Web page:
A couple of weeks ago, just after International Women’s Day, we had a coffee hour in the World Bank’s Ankara office to watch short videos of five women that have recently started up their own business and transformed their lives and that of their families (stay tuned for the release of these films, currently being edited). Their stories were uplifting, but the discussion quickly turned to the dismal field of statistics. Commentators stressed that female labor force participation in Turkey remains at only half of the OECD level, that Turkey loses around 25 percent of its potential GDP because of this, and lamented that social norms and mixed political messages on the role of women in society were preventing greater progress towards gender equality.
So far and so familiar to those working on gender issues in Turkey; and yet, two pieces of evidence have recently caught my attention and left me hopeful that we will see a growing proportion of Turkish women at work in the years ahead.
The first piece of evidence comes from a closer look at Turkey’s own labor statistics. The Turkish economist Insan Tunali has looked at the labor force participation rate of urban women in different cohorts, starting with those born in 1953 and ending with those born 30 years later. The striking finding, captured in Figure 1, is that participation rates have shifted upwards by around 20 percent between the 1963 and 1983 cohorts. As more and more families live in urban areas, the rise in labor force participation rates among young, urban women compensates for the decline of working women in agriculture. As a result, female labor force participation rates have been shifting upward since the mid-2000s by around 6 percentage points and among women in prime working age 25-55 even by 10 percentage points.
The second piece of evidence comes from research by Erik Meyersson published in the January edition of Econometrica. Dr. Meyersson examines the evolution of secondary education enrolment rates since the mid-1990s at the level of Turkish municipalities. Dr. Meyersson’s interest is in the impact of Islamic rule on female school enrolment. The article uses Regression Discontinuity analysis to compare municipalities where candidates from the Islamic Refah party narrowly won in the 1994 municipal election with municipalities where they narrowly lost, and establish a causal link with secondary school enrolment rates for girls. The results establish a robust causal and positive relationship between Islamic rule and female secondary school enrolment (equivalent to a 3 percentage point increase on average), which remains positive even after 17 years. Dr. Meyersson’s interpretation is that Islamic rule reduced barriers to female participation among the poorer and pious segments of society by making them more comfortable about sending their girls to school.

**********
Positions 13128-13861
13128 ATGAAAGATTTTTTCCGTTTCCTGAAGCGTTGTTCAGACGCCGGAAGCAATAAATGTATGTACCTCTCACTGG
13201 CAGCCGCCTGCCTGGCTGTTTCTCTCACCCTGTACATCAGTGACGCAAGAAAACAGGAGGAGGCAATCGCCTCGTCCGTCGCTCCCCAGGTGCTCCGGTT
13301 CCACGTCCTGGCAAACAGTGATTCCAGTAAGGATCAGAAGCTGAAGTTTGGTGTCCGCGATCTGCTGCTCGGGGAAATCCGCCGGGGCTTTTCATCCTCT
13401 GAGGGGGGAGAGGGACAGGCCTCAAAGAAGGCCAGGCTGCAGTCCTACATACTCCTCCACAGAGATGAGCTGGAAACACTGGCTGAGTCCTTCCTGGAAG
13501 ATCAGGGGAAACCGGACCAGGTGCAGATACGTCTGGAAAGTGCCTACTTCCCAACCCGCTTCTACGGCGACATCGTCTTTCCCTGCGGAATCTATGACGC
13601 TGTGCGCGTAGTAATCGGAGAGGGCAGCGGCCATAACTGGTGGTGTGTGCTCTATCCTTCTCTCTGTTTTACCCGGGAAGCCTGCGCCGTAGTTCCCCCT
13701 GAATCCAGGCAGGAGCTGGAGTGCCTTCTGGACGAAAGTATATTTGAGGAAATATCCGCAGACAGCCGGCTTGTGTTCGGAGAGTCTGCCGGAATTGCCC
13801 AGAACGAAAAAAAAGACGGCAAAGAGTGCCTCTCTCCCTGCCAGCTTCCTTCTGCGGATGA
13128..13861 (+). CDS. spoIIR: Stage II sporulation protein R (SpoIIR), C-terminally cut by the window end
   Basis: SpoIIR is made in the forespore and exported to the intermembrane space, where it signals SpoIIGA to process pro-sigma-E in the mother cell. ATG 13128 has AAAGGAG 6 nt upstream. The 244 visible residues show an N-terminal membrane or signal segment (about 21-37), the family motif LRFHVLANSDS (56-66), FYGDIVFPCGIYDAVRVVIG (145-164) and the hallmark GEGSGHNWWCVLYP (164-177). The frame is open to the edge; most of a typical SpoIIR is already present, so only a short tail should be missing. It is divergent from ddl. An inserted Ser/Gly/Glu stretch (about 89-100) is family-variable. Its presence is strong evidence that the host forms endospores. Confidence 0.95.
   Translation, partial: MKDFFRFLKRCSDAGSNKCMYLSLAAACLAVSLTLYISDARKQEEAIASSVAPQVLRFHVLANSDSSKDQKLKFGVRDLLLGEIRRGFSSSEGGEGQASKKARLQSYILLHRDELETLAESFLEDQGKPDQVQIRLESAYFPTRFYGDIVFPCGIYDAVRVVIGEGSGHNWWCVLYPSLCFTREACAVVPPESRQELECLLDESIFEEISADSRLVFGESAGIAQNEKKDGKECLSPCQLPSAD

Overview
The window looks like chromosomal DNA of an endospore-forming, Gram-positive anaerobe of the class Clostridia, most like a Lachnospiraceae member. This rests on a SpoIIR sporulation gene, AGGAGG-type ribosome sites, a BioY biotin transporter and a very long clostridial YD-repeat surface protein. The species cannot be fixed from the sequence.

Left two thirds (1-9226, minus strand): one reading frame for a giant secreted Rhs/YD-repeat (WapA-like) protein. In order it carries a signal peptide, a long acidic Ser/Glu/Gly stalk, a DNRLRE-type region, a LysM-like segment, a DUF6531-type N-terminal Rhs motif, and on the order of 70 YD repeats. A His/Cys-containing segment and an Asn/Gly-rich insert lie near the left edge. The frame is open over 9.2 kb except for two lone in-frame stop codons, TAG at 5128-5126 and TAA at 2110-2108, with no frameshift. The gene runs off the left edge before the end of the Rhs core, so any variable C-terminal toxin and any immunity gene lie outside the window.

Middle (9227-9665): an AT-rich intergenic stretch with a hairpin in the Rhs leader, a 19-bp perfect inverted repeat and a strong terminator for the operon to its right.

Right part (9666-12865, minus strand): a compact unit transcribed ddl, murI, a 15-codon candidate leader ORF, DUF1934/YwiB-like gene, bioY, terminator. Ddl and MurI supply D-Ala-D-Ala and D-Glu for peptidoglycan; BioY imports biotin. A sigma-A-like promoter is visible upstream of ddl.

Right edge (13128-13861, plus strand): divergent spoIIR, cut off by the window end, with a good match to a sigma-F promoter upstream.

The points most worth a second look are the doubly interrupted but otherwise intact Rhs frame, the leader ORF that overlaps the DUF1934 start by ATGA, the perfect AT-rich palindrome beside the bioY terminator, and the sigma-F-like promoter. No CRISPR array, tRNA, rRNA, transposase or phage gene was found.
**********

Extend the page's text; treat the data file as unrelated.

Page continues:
Combining both pieces of evidence, we may start to see a pattern whereby access barriers – whether socioeconomic or social-norm related – to education among girls are being eroded and this in turn leads to growing aspirations among women to enter the labor force. Indeed, among women who make it through higher education, labor force participation rates increase to 62 percent. Net enrolment rates in tertiary education are close to 35 percent for both men and women, up from just 20 percent just 6 years ago. So here, too, the trend is positive.
Does this mean that Turkey will inevitably follow the typical U-shaped pattern of female labor force participation during its transition from middle to high income (e.g. Goldin, 1994; Mammen and Paxson, 2000)? I believe this is quite likely. But that does not mean there is no room for policy to shift the entire U-curve upwards or bend the upward sloping part to make it steeper. Interventions such as improved child care facilities, more flexible work arrangements, including support for part-time work, balanced parental leave provisions (for both men and women) and continued public advocacy are all needed to close the gap that still separates Turkey from its OECD peers.
A particularly interesting question is whether social norms are indeed evolving towards greater gender equality in work life. Figure 2 reports results from several waves of the World Value Survey. The picture is mixed. While the share of respondents who believe men should have priority when jobs are scarce has been declining over the past decade, it is still more than 50 percent (and above levels in the 1990s). This matters, because Turkey’s significant improvement in female labor force participation since the mid-2000s came at a time of record employment growth, with over 4 million jobs created since 2009 alone whereas the late 1990s were a period of economic crisis and poor job market performance. As Turkey enters a period of moderate growth, the key challenge will be to make sure women are not the first ones to suffer from a less buoyant labor market. That may be the real test of whether my optimism in this blog is justified.